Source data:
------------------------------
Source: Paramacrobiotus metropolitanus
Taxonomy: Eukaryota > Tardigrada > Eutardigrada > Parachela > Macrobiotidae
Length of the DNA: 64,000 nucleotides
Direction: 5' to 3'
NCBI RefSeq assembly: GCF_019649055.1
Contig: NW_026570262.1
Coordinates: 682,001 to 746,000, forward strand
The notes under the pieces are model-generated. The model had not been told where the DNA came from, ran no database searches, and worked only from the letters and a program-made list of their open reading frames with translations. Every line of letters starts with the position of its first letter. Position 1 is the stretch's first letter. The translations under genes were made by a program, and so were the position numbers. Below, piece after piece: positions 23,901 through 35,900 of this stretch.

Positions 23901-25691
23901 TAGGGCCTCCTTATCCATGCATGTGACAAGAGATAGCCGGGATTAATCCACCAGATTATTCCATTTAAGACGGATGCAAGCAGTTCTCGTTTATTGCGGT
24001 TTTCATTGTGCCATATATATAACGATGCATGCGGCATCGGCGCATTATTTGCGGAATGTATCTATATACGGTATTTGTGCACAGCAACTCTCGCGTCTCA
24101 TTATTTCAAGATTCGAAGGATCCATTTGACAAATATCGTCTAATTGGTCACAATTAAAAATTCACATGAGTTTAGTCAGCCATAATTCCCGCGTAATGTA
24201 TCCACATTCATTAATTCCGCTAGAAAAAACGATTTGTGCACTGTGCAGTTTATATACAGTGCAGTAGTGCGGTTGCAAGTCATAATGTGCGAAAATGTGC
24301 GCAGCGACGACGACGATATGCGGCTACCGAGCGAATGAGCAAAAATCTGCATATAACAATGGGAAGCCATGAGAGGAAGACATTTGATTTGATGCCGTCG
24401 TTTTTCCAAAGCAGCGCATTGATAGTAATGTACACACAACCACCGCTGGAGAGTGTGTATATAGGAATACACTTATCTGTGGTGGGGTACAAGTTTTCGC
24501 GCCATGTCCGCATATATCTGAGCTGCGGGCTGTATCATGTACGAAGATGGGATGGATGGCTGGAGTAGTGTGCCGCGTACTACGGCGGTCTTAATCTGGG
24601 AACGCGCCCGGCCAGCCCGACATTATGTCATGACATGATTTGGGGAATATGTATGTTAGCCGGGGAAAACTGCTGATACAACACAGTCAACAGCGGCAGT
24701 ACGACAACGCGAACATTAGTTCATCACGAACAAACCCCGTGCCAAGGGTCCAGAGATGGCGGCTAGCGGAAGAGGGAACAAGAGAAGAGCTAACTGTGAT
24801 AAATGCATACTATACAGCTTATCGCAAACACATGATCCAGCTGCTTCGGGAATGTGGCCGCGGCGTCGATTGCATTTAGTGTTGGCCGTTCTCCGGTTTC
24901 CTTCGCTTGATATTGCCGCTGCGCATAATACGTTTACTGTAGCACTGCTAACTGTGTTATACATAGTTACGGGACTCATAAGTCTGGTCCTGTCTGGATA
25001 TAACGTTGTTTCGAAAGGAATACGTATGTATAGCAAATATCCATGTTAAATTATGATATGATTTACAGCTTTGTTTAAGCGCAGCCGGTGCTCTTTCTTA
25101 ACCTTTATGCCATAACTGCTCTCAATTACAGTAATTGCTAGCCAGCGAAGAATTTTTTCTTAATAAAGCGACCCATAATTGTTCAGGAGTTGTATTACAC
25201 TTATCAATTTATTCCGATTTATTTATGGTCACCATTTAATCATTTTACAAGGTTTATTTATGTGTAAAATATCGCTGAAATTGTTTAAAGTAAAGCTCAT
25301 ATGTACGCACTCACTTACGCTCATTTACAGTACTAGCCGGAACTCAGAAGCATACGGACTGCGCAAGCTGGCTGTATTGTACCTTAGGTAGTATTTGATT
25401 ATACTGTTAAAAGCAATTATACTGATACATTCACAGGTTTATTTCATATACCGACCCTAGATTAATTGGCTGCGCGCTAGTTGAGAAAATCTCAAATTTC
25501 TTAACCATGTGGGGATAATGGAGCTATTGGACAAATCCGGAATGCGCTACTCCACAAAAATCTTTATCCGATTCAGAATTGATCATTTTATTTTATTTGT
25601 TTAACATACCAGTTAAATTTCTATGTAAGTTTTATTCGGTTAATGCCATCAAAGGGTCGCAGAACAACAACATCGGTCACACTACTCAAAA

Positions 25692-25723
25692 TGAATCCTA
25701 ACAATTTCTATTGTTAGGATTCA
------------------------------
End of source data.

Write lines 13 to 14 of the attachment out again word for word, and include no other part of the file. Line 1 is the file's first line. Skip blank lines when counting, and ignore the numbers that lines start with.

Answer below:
24201 TCCACATTCATTAATTCCGCTAGAAAAAACGATTTGTGCACTGTGCAGTTTATATACAGTGCAGTAGTGCGGTTGCAAGTCATAATGTGCGAAAATGTGC
24301 GCAGCGACGACGACGATATGCGGCTACCGAGCGAATGAGCAAAAATCTGCATATAACAATGGGAAGCCATGAGAGGAAGACATTTGATTTGATGCCGTCG